I've only ever touched him with the whip once, last summer,
I'm not trying to offend you, but you said you only "touched" him once last summer. That sounds like you either just use the whip to threaten him or you tell me what you use it for?
Loosie is right. I do not like whips. I do not think they are necessary 99% of the time. I see probably 20 people misuse them and get the wrong response (like the anger you are seeing) for every person that gets the correct response and gets respect. If a person is not prepared and able to use a whip correctly or is going to quit when they get the wrong response, they are better off not using one at all. JMHO
If you are going to use a whip around a horse, you must first get the horse to understand that the whip is not going to hurt him and that he MUST move from it WHEN ASKED (not before). So, the first thing I do with a horse that does not respond correctly to a whip is teach it to not fear the whip.
I will hit the ground repeatedly and hard all around the horse. I will keep it up until the horse accepts this. If it is really stupid about whips, I will use 'approach and retreat' until it is cool with the whip. Then, go to hitting the ground. Then, I will rub the horse all over with the whip. Next, I teach it to move when I tap it with the whip and smooch. One session usually does it with a short refresher the next couple of days.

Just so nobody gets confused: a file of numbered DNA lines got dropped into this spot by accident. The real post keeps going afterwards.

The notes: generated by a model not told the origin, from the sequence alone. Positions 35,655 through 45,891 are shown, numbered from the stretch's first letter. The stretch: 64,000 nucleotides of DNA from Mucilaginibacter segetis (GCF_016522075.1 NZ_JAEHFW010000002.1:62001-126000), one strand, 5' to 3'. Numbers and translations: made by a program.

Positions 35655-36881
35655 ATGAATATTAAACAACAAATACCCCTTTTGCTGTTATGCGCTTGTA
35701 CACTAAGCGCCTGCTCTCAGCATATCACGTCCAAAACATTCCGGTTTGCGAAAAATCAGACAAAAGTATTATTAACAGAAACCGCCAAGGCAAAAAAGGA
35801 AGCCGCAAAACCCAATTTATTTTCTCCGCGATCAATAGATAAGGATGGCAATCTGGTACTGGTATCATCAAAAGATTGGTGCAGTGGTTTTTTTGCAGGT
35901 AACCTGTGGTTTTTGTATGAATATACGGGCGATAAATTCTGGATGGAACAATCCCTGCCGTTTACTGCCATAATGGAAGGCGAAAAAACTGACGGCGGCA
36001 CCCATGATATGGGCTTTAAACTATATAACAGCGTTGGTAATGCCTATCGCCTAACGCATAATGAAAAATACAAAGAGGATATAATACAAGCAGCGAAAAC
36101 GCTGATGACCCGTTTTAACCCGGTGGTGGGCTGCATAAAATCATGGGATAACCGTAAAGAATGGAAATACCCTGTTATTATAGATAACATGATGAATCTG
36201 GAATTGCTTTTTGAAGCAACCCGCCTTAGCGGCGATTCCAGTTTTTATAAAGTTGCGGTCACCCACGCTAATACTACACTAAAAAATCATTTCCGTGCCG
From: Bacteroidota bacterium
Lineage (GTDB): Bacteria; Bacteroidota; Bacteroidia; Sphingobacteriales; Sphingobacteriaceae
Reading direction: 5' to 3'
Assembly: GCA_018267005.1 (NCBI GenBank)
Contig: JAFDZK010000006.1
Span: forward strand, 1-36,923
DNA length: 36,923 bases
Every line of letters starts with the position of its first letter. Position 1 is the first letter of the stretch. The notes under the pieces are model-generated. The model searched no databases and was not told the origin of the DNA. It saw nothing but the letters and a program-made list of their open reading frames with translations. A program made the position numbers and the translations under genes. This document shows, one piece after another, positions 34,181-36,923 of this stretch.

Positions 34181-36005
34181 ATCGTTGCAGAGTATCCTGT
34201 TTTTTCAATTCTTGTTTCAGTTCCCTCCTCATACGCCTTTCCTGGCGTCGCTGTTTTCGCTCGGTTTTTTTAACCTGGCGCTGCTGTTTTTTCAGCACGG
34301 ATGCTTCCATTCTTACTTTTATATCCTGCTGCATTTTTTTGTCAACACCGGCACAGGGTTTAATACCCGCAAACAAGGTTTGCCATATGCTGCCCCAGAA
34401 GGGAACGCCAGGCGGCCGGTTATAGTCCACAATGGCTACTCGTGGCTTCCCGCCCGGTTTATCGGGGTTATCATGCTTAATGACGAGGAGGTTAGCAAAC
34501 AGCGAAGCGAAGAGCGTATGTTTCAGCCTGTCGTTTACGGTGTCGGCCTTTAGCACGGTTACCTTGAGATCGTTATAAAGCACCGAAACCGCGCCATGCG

I teach a horse to move from a whip like I do about every other lesson I teach a horse. It is really as simple as 1, 2, 3, 4.
1) I make sure the horse is ready and able to do what I am going to ask.
2) I make sure I ask in a simple, plain and concise way so the horse has no doubt what I am asking it to do.
3) I will ask twice, being more firm the second time.
4) If the horse does not do it, (or make a decent effort) I make him wish he had listened the first time I asked.
When you train a horse effectively, you teach it very early that it needs to listen and it needs to respond correctly. The sooner you establish this relationship, the less they argue and 'push back'. They know nothing you ask is unreasonable and they know compliance is not optional. That is why we never have a problem with horses loading into any trailer, accepting about anything we want to do and they try really hard to do what we want. They just never get the chance to argue with us.
Oddly enough, they are a lot happier, too, when they know exactly where they stand and that they need to do anything and everything we ask. I cannot even remember that last time a horse tried to bite, or threatened to kick or just stood there when I asked it to move. They love structure and 'sameness' and want to know who is in charge. They really prefer it when we are in charge. They crave a strong leader and not an equal.